(Updates with company comment in fourth paragraph, comment from plaintiffs’ lawyer in eighth paragraph.)
Oct. 14 (Bloomberg) -- A unit of Johnson & Johnson isn’t responsible for tendon damage suffered by two New Jersey men who took the drugmaker’s Levaquin antibiotic, a jury found.
The state court jury in Atlantic City, New Jersey, deliberated about eight hours over two days before clearing J&J’s Ortho-McNeil-Janssen Pharmaceutical unit of liability for Paul Gaffney’s and Robert Beare’s injuries. The two men contend their Achilles tendon snapped after they took Levaquin to treat respiratory infections.
It’s the company’s second win in a Levaquin case. In June, a Minnesota jury rejected a man’s claim that the antibiotic caused his Achilles injury. Another Minnesota jury in December 2010 awarded another former Levaquin user a total of $1.8 million in damages over his tendon injury.
“The evidence showed Ortho-McNeil-Janssen Pharmaceuticals properly informed of the benefits and risks associated with the use of Levaquin and that the company acted responsibly by providing appropriate and timely information about” the drug, William Foster, a spokesman for the J&J unit, said in an e- mailed statement.
Levaquin, which generated more than $1 billion in sales over an eight-year period starting in 2000, was J&J’s third- largest selling product at one point. In 2008, the U.S. Food and Drug Administration required all makers of antibiotics in Levaquin’s class to beef up warnings about tendon ruptures.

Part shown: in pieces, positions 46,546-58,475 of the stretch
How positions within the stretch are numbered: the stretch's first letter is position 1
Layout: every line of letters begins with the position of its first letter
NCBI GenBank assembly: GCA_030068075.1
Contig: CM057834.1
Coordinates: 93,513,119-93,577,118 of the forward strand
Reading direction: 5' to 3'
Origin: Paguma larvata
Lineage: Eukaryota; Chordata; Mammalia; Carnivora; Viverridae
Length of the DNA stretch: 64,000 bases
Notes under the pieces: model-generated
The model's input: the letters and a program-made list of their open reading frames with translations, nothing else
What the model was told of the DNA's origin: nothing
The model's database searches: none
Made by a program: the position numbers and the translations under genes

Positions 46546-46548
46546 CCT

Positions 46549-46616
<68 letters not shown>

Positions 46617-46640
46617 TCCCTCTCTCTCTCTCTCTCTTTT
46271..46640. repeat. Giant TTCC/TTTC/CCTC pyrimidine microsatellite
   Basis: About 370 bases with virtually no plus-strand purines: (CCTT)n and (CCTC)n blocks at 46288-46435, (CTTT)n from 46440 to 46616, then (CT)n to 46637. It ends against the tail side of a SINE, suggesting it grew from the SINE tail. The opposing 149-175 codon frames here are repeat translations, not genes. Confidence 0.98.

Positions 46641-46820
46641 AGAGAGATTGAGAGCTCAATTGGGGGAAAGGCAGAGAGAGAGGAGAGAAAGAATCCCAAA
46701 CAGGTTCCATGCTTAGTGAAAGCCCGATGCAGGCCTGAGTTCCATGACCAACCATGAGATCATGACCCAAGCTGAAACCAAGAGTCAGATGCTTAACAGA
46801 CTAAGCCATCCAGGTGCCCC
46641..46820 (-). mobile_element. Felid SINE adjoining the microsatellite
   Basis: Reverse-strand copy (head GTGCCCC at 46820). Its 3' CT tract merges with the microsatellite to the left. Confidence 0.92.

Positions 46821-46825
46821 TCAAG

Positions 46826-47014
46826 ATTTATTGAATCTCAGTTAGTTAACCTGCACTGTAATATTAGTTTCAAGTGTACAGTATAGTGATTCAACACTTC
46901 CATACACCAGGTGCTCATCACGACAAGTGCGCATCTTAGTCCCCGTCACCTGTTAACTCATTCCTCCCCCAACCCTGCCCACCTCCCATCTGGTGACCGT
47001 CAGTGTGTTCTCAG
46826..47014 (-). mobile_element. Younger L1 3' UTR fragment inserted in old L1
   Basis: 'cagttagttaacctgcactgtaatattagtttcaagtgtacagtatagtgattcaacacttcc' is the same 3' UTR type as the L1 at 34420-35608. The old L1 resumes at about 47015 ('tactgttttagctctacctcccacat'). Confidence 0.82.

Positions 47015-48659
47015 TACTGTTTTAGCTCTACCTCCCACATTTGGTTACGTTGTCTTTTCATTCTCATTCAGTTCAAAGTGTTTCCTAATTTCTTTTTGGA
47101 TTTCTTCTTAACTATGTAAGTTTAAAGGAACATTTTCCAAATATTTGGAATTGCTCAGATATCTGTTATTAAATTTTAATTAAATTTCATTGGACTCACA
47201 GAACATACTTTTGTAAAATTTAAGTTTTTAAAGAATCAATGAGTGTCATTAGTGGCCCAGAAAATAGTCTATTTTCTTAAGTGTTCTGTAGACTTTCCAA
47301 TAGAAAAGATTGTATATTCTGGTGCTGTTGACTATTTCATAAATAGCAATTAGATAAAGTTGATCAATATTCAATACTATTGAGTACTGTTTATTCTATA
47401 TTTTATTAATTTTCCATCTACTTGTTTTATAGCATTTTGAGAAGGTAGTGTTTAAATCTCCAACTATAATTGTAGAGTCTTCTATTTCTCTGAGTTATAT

Regulators required the upgraded warnings after finding that the antibiotics increased the risk of tendon ruptures to three to four times that of the general population, FDA officials said.
J&J faces more than 2,600 claims in U.S. courts blaming Levaquin for causing users’ tendon damage, court dockets show.
“We’re obviously disappointed with the verdict,” Andy Alonso, a lawyer for Gaffney and Beare, said in an interview after the panel announced its decision. “We felt the evidence was clear that the warnings were flawed. The jury felt otherwise.”
Both Gaffney, 67, and Beare, 72, got Levaquin prescriptions to deal with sinus infections that developed into bronchitis, their lawyers told jurors during the trial. Both men wound up with Achilles-tendon injuries that left them unable to walk and required surgery.
Lawyers for the plaintiffs argued that officials of the J&J unit knew Levaquin posed the highest risk of tendon damage of all the antibiotics in its class and failed to include that information on the drug’s warning label. That failure meant patients and doctors didn’t have an adequate warning of the antibiotics health risks, they alleged.
Attorneys for the J&J unit countered that federal regulators didn’t require such “comparative risk” information in drug labels. In addition, the drugmaker included warnings about Levaquin’s potential effects on tendons on labels stretching back to 1996, they added.
Jurors voted 8-1 in finding the J&J unit’s Levaquin warnings were proper. Even if they had ruled against the drugmaker, Judge Carol Higbee had barred the panel from considering punitive damages in the case under New Jersey law.
The case is Beare v. Johnson & Johnson, L-196-10-MT, Superior Court of New Jersey for Atlantic County (Atlantic City).
--Editors: Glenn Holdcraft, Andrew Dunn
To contact the reporter on this story: Jef Feeley in Wilmington, Delaware, at firstname.lastname@example.org
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